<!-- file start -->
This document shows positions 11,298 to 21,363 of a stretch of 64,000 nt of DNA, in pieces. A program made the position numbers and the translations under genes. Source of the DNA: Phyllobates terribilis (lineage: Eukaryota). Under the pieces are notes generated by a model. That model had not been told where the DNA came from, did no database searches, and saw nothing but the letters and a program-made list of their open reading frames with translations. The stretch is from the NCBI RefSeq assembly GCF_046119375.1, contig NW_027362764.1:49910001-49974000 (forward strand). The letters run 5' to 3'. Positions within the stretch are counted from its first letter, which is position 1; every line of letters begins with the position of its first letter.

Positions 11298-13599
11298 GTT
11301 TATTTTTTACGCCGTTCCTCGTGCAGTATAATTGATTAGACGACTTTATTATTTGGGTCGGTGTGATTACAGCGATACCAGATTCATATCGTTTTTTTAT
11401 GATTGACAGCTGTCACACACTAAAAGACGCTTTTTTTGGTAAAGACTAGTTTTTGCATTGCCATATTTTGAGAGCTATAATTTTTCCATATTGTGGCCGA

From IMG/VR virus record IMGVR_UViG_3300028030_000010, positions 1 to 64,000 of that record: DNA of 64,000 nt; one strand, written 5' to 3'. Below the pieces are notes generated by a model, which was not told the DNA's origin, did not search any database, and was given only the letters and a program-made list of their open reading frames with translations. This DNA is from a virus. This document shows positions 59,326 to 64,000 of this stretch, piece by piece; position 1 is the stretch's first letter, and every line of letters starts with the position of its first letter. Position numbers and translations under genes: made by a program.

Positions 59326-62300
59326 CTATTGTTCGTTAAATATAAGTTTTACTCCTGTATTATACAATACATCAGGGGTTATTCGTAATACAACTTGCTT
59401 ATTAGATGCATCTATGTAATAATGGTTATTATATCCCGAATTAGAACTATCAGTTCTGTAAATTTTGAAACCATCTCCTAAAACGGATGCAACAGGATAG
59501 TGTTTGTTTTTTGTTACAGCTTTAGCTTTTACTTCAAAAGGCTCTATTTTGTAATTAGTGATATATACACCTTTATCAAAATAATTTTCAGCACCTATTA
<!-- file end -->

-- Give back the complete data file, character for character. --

This document shows positions 11,298 to 21,363 of a stretch of 64,000 nt of DNA, in pieces. A program made the position numbers and the translations under genes. Source of the DNA: Phyllobates terribilis (lineage: Eukaryota). Under the pieces are notes generated by a model. That model had not been told where the DNA came from, did no database searches, and saw nothing but the letters and a program-made list of their open reading frames with translations. The stretch is from the NCBI RefSeq assembly GCF_046119375.1, contig NW_027362764.1:49910001-49974000 (forward strand). The letters run 5' to 3'. Positions within the stretch are counted from its first letter, which is position 1; every line of letters begins with the position of its first letter.

Positions 11298-13599
11298 GTT
11301 TATTTTTTACGCCGTTCCTCGTGCAGTATAATTGATTAGACGACTTTATTATTTGGGTCGGTGTGATTACAGCGATACCAGATTCATATCGTTTTTTTAT
11401 GATTGACAGCTGTCACACACTAAAAGACGCTTTTTTTGGTAAAGACTAGTTTTTGCATTGCCATATTTTGAGAGCTATAATTTTTCCATATTGTGGCCGA

From IMG/VR virus record IMGVR_UViG_3300028030_000010, positions 1 to 64,000 of that record: DNA of 64,000 nt; one strand, written 5' to 3'. Below the pieces are notes generated by a model, which was not told the DNA's origin, did not search any database, and was given only the letters and a program-made list of their open reading frames with translations. This DNA is from a virus. This document shows positions 59,326 to 64,000 of this stretch, piece by piece; position 1 is the stretch's first letter, and every line of letters starts with the position of its first letter. Position numbers and translations under genes: made by a program.

Positions 59326-62300
59326 CTATTGTTCGTTAAATATAAGTTTTACTCCTGTATTATACAATACATCAGGGGTTATTCGTAATACAACTTGCTT
59401 ATTAGATGCATCTATGTAATAATGGTTATTATATCCCGAATTAGAACTATCAGTTCTGTAAATTTTGAAACCATCTCCTAAAACGGATGCAACAGGATAG
59501 TGTTTGTTTTTTGTTACAGCTTTAGCTTTTACTTCAAAAGGCTCTATTTTGTAATTAGTGATATATACACCTTTATCAAAATAATTTTCAGCACCTATTA